I think I'm done.

It happens every once in a while. It happens at work. It happens at home. It happens with my kids. It happens.

It happens that I feel used up. That I have been working so relentlessly for so long with such little return that I feel like throwing in the towel.

It happens. Or, I should say, it's happening.

I feel my abilities are a low grade fever.
My jokes aren't as funny.
I feel more than my usual sense of remove from the world around me.
I care less than usual.

It could be a visit from my companion, the black dog.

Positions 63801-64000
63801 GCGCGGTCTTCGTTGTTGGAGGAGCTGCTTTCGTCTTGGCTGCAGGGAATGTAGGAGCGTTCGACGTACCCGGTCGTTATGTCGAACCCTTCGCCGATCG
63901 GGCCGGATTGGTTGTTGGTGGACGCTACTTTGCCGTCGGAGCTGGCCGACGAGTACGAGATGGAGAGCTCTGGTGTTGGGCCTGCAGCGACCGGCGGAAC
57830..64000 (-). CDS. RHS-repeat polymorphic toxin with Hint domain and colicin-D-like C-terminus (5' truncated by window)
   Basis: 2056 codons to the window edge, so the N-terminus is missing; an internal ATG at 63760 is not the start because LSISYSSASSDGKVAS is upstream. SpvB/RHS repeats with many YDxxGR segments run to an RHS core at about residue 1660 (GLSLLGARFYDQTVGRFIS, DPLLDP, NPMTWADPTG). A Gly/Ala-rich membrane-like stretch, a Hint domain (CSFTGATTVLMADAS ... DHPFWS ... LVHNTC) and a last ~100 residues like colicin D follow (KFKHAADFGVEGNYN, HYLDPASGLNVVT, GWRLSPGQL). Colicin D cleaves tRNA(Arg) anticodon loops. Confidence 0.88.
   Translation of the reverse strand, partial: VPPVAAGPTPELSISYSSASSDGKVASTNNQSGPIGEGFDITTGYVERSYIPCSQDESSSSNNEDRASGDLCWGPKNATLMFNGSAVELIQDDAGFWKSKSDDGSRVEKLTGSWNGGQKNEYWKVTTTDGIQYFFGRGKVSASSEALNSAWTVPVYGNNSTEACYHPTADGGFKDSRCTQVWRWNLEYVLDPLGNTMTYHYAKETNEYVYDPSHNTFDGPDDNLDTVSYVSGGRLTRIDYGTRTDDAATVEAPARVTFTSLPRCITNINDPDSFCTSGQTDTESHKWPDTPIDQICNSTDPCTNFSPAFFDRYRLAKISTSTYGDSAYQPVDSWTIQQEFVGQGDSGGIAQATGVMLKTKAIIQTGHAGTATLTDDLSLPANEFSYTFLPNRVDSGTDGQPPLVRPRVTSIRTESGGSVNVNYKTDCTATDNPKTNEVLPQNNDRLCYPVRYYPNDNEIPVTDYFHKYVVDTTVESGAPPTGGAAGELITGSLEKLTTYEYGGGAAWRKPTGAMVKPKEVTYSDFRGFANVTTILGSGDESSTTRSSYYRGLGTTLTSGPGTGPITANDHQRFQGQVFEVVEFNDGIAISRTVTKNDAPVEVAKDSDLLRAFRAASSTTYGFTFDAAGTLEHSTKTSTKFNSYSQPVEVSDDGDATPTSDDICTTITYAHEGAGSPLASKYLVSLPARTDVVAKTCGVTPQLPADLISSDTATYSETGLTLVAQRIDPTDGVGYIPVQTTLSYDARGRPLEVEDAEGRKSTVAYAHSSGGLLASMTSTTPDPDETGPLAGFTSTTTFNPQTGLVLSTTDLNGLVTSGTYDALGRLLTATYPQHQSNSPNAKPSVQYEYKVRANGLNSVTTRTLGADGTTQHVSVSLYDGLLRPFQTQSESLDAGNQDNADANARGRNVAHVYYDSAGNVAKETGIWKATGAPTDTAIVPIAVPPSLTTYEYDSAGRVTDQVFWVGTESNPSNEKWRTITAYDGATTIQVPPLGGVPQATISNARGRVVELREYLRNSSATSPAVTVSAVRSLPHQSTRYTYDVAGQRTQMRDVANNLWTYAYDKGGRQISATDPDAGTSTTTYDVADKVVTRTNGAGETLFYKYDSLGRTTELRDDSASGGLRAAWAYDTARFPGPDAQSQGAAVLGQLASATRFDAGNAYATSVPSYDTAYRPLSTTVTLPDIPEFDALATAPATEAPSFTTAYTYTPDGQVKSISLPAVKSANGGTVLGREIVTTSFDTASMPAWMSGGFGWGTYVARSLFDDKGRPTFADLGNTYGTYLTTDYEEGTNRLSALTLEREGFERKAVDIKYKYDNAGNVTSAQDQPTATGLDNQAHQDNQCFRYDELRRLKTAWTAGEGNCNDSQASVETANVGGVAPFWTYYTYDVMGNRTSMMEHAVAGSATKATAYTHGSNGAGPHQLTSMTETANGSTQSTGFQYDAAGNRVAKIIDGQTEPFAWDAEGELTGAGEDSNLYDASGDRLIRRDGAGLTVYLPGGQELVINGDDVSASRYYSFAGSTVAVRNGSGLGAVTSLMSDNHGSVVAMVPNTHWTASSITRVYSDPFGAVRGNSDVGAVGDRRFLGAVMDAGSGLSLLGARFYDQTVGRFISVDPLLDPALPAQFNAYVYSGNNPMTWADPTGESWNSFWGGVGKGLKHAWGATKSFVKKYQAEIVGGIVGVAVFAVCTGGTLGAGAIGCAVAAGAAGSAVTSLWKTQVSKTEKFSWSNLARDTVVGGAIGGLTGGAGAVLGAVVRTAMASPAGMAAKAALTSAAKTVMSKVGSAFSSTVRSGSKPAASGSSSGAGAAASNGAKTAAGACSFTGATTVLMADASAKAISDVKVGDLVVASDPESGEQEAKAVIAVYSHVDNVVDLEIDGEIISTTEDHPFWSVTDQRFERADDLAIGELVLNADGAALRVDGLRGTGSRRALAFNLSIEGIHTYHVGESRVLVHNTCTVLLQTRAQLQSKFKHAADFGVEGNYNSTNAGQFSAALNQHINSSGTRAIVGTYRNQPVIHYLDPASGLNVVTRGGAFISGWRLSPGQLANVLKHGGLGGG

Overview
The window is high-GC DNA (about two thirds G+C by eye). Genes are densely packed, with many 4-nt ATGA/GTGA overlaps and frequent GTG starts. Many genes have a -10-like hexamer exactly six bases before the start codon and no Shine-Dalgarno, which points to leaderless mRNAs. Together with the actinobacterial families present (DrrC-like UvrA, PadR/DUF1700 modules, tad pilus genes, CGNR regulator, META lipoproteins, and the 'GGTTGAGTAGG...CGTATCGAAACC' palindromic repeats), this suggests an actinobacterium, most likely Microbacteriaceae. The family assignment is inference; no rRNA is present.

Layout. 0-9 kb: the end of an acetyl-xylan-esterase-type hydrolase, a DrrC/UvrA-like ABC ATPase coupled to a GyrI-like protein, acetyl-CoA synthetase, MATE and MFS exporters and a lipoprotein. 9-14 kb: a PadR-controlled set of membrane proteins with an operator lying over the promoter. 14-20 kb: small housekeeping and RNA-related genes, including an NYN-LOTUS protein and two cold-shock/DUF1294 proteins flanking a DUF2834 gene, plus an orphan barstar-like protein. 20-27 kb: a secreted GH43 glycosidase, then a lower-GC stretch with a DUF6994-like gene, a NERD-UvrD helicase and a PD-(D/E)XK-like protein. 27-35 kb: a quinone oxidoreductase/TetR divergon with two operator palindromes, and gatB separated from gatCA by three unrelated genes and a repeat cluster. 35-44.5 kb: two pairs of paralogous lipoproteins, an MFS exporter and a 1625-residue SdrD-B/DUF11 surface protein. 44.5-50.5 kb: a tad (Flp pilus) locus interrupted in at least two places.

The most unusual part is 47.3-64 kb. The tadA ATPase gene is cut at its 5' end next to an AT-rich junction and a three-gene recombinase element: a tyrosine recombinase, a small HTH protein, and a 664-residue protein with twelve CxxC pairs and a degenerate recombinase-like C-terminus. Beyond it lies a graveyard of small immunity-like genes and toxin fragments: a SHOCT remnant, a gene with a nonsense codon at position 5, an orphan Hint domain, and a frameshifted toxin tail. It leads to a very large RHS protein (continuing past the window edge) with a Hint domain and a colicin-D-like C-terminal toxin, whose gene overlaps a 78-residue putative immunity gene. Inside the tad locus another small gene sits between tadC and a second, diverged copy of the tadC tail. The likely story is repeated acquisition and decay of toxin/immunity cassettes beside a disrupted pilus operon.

It could be any number of things.
It happens.

Sorry for the shitty posts lately.
It happens.

Monday, June 20, 2011

Dot bust.

Years ago, at the crest of the world's first dot com bubble, I worked on the launch of a dot com with a very bright and funny account person. This particular dot com packaged together a computer and internet access and offered it to the public at an exceptionally low price--in many cases less than internet access alone. I remember this account guy explaining to me the business case behind our dot com. "They lose money on everything they sell, but they make it up in volume."

I think about that line often as we waddle toward our next inevitable dot bust. There's a simple commonality behind all busts whether they involve housing, dot coms or tulips, as they did in 17th Century Holland. These run ups and collapses are built on the simple premise that you can get something for nothing.